“Watch What Happens…” In Our House Regarding Kids & TV

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Kids and TV


The other day I caught up with the mom of one of my son’s besties from school. While waiting for our kids to be dismissed from kindergarten we talked about their recent after-school playdate at my house. I recapped of how much fun they had and mentioned how worn my son was afterward and that he went right to bed that night, no arguments, no books, not even an extra glass of water. Bestie son’s mom said her son did the same – he was so tired that she didn’t even have to put the timer on his TV that night.

Then the bell rang our kids came out and we went our separate ways. Later that night I told the hubs about the TV comment. Now, TV is a BIG subject in our home since both the hubs and I have careers in mass media.

A million questions came to our minds:  Do you think he falls asleep to the TV every night? Is there a TV in his room?  What is he watching? Is it educational or a cartoon? How do his parents monitor what he watches? Does he know how to use a remote? Are certain channels blocked?

I wasn’t judging by any means and I’m in no way an “anti-TV” mom.  To say that I love television is an understatement. When I was a kid, I used to wait impatiently for Tuesdays when the next week’s TV Guide arrived in our mail. I studied it like a college textbook… all anyone in my household had to do was ask, “What’s on tonight?” – I could give them a full prime-time line-up (fortunately there were only 3 major networks at the time, plus a handful of cable channels).

What sparked my interest was the impact of television as a medium – how it connects people, conveys messages to the masses and its overall impact on society. I am still fascinated by these things today. In fact, my entire career is based on my love for the medium. Of course, I know there is a lot of junk clogging the airwaves, so I am a picky watcher – shows have to earn my favor and attention. Once I’m turned off by a program, network or star, I switch the channel for good.

But when it comes to children, how much TV is too much?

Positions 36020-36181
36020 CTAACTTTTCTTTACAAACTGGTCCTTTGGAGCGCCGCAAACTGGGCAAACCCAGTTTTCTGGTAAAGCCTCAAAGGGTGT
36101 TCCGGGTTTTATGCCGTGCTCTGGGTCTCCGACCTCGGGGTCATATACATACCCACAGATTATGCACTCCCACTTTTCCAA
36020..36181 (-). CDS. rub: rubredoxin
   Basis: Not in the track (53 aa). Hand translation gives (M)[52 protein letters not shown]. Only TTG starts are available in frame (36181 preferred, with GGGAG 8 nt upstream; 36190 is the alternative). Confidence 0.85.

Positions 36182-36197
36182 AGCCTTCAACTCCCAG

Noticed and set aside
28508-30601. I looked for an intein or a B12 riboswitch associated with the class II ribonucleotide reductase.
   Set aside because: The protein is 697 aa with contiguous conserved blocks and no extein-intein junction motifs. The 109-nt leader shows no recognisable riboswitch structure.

This is an ongoing debate the hubs and I have. Right now our policy is no TV during the week.  Mornings in our house are so hectic — getting up, eating breakfast and going off to school – TV watching is not an issue. After school, the hubs and I want to spend some time with our kids, playing, going to after-school activities, having dinner together, cuddling and reading stories. However, on the weekends, it can sometimes turn into a cartoon marathon in our house.

My boy loves cartoons, old ones such as Looney Toons and Tom & Jerry and newer ones like Fairly Oddparents, Chima or Ninjago. He will sit like a zombie for two hours or more if you let him, taking in all the hilarity only a child can find in some of those cartoons. So far our daughter can take it or leave it when it comes to TV, but she does enjoy a good episode of The Pink Panther or SpongeBob Squarepants.


Certainly, we’ve bended the rules…such as when mommy has an emergency work call, or daddy has a similar crisis. A half-hour in front of the boob tube might bail us out until the crisis passes and then it’s back to our regularly scheduled program…NO TV!

We want our kids to enjoy being kids-playing with toys, coloring, looking at books, using their imagination and minds to have fun. Growing up, I had a fraction of the entertainment choices my kids have today. Today there are 600+ channels to choose from, DVDs, DVRs plus video game systems and iPads – the choices are exhausting.

I’m realistic to know that our policy will have to evolve. But right now I want my kids to know the pleasure of running around, playing outside, riding bikes and just having fun. I want them to be worn out at the end of the day from actually doing something, not tired from a day of looking at a screen.